Static Roots Festival, Zentrum Altenberg, Oberhausen, Germany, 12-13th July 2019

It’s festival season for sure as hordes of music fans pack both wellies and sun cream as they head off for a weekend of unbridled fun. Be it the massive set up at Glastonbury or the rootsier confines of Maverick there’s plenty to choose from but for sheer unadulterated Americana joy then one need look no further than this unassuming spot in Germany’s Ruhr district, the small, post industrial town of Oberhausen, home to Static Roots. Now in its fourth year, Static Roots has grown from an initial invite only event to being sold out for the first time with several hundred fans gathered together in a converted zinc factory to see and hear 13 acts, most of them surely familiar to readers of AUK. There’s no corporate funding, no kowtowing to fashion, the line up purely a reflection of the festival’s director’s musical tastes  which are somewhat impeccable. Continue reading “Static Roots Festival, Zentrum Altenberg, Oberhausen, Germany, 12-13th July 2019”

Cambridge Folk Festival, Cherry Hinton Hall, 27-30 July 2017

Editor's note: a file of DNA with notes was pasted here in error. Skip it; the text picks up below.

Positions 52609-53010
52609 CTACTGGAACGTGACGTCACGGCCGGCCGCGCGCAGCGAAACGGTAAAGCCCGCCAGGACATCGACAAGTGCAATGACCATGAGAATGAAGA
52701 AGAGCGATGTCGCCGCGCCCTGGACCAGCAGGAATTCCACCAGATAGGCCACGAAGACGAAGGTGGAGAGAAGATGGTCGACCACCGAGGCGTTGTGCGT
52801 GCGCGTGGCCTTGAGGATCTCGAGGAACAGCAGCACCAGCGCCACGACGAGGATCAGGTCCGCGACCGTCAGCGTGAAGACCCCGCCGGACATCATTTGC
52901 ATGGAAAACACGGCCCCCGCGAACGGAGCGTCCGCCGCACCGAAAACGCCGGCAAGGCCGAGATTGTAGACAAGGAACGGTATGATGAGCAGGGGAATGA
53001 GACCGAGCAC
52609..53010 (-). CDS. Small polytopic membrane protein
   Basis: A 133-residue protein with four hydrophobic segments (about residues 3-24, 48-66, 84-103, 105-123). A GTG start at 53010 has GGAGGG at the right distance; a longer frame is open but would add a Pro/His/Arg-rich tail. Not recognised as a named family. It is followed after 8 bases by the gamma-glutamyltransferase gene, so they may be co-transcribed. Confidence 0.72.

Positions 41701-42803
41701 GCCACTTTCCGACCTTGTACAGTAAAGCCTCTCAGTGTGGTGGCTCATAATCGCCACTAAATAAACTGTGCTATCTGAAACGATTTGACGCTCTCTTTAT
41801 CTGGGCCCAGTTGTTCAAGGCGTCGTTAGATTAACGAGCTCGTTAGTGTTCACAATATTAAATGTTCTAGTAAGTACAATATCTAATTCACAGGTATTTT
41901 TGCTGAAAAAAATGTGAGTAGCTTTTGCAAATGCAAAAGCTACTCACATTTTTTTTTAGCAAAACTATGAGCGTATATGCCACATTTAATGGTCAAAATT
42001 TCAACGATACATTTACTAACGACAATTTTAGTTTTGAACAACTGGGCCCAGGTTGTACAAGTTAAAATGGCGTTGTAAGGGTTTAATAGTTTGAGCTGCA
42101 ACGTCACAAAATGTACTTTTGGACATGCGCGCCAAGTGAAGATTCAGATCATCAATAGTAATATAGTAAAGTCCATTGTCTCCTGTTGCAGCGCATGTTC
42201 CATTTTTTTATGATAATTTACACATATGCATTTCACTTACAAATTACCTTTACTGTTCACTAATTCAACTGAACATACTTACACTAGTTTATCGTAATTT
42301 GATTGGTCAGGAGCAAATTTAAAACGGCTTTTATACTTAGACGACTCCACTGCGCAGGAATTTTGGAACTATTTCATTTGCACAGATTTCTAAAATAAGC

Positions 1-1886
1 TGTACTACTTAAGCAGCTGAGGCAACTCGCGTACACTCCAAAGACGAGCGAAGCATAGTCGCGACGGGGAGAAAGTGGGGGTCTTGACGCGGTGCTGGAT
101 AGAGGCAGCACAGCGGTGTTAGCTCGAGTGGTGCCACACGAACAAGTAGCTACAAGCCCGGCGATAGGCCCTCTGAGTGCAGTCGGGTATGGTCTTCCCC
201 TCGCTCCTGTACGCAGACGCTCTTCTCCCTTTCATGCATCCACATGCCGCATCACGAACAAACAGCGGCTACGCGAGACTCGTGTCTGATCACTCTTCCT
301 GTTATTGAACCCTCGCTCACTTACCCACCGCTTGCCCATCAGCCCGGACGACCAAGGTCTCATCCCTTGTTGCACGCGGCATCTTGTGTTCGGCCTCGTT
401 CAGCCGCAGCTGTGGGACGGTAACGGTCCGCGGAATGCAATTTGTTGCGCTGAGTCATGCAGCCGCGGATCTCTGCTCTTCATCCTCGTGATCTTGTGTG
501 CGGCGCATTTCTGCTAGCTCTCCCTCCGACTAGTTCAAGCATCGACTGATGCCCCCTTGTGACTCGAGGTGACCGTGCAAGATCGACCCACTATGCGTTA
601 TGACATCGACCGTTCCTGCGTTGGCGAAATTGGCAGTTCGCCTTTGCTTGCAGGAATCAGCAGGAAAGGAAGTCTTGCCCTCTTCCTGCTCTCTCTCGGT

Every festival, everywhere, delivers a special moment or two, things that it will be remembered for in years to come.  This year’s Cambridge Folk Festival was no different, with two hugely significant moments.

The first was the sad death of Joan Woollard a few days before the start of the festival.  The widow of Ken Woollard, who started the festival back in 1965 and was its director until his death in 1993, she was a huge folk music fan and hugely instrumental in helping Ken establish and run it.  A round of applause from the crowd on Saturday night in the main stage marquee and a lower key singaround by Ken’s commemorative bench on Sunday were fitting tributes.

The second took place on Friday, when the entire main stage bill was female, as were the comperes.  No tokenism here, the artistic ability and commercial clout of all nine acts meant that their slots were completely merited.  There has been much debate about female musicians, or rather the lack of them, on festival bills generally and Cambridge showed that in its 52nd year it can still show the way to other events in any genre and the programmer, Bev Burton, deserves massive props. Continue reading “Cambridge Folk Festival, Cherry Hinton Hall, 27-30 July 2017”